I do completely agree with both you and Rabbit - Media attention and difficult backgrounds are both things to think very hard about, and really consider whether you feel capable of talking about it with your child. I feel 'comfortable' (I mean, it's horrible, but I can do it and handle the situation well IMHO) talking about things like abuse, criminal acts etc, so I decided early on that I would consider children with difficult backgrounds.
However had I been asked to consider a child with a lot of media attention on the case, I don't think I would have said yes. I certainly wouldn't say yes now. I just don't feel comfortable living with that uncertainty and worry, and extra need for serious privacy. However for another potential adopter, they may well feel the opposite, and would be fine with a child where the birth family were widely publically known, but wouldn't be okay with a very difficult background (although the 2 are usually going hand in hand)
Devora how cruel and crap is that programme, a real low point for TV. , [cross].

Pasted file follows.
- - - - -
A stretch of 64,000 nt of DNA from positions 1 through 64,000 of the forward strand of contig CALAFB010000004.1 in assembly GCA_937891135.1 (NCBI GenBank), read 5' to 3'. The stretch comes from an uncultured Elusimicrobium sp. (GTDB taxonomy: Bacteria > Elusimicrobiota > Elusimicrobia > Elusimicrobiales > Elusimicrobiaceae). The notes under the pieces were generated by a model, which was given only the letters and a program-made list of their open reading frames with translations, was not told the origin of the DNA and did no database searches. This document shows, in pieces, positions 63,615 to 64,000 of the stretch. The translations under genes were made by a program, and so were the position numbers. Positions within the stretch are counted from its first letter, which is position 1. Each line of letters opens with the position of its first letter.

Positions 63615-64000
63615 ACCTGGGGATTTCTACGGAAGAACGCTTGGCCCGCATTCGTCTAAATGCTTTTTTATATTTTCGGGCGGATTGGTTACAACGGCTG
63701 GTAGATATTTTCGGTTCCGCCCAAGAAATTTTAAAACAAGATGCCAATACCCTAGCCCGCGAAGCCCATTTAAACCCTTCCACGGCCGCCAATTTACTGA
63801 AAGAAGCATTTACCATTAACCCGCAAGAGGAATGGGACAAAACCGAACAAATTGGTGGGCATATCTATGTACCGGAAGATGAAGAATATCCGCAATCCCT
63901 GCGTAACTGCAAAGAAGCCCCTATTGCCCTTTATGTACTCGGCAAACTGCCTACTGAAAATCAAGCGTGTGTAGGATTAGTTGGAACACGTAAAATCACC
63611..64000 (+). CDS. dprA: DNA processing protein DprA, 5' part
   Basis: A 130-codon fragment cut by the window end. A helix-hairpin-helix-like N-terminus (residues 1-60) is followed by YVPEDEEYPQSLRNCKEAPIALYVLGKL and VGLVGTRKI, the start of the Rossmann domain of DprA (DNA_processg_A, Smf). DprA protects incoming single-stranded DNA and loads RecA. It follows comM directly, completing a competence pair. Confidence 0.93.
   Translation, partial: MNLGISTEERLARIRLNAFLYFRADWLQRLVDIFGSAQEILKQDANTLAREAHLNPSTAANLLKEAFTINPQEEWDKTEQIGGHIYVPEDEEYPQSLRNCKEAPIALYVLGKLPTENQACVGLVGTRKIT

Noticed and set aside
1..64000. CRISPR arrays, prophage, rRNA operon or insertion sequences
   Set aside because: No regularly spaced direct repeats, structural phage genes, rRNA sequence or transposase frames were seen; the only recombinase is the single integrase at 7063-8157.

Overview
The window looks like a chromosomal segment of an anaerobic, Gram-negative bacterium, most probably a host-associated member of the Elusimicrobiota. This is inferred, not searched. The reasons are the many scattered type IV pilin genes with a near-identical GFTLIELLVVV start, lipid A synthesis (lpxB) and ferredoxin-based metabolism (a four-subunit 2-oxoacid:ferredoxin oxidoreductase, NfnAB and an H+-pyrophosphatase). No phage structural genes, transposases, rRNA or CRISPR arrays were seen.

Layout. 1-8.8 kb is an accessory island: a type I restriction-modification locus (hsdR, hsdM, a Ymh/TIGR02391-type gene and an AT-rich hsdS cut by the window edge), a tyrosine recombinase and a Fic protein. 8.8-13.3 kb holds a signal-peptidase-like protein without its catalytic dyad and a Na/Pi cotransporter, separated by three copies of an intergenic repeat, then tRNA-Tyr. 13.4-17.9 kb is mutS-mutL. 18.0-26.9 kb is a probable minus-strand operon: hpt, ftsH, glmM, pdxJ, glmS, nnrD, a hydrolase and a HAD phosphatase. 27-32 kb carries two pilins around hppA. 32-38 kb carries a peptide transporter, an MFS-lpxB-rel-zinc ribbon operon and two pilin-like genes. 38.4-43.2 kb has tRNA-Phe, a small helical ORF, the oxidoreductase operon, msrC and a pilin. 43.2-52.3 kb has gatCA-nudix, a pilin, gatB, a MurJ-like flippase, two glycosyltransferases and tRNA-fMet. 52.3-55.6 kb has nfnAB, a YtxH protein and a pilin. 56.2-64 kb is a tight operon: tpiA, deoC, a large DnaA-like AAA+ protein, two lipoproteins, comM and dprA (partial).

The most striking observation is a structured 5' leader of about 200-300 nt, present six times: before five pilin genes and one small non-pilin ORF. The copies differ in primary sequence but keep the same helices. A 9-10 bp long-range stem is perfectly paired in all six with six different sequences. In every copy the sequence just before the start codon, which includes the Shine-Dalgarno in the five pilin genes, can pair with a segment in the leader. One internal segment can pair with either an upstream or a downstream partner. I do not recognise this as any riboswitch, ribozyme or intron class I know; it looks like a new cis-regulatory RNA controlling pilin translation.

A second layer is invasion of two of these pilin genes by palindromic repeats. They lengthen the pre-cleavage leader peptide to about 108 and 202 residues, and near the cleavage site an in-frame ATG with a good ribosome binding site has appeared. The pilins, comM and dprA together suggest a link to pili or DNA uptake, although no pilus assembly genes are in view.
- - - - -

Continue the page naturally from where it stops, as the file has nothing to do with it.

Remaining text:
Thanks everyone for your thoughtful responses!
I would hope that in this case the notoriety will fade with time, so once the child is old enough to understand and process what happened, everyone else might have forgotten about it.
However, it's the sort of case that might be mentioned again in the media if something similar were to happen IYSWIM....and (as I've found out) in this technological age, even if you aren't very familiar with an "incident" it's very easy to search online for it and be faced with a HUGE list of stories and OTT headlines that give details of everyone and everything
Ah I don't know...I'm going to have to put some more thought into whether I'll be able to cope with this!
I'm sure I'll be posting again soon to ask another question, so thanks again for your time (and congratulations Italian! )
We had to do just this and for similar reasons. It's not hard to convince a judge that it's the right thing to do; just make clear your reasons. It helps if the birth forename is a little unusual, I think, because there's always the danger that they can be sought. Have a look on ONS website and find the data on names registered to boys or girls in the year your child was born. We found out that our child's name was particularly unusual and, thus, easily traceable, which provided a good basis for our argument. It was never questioned in court - but social workers did that sucky tooth noise when we first mentioned it. Don't let them fob you off - sounds like you've serious concerns!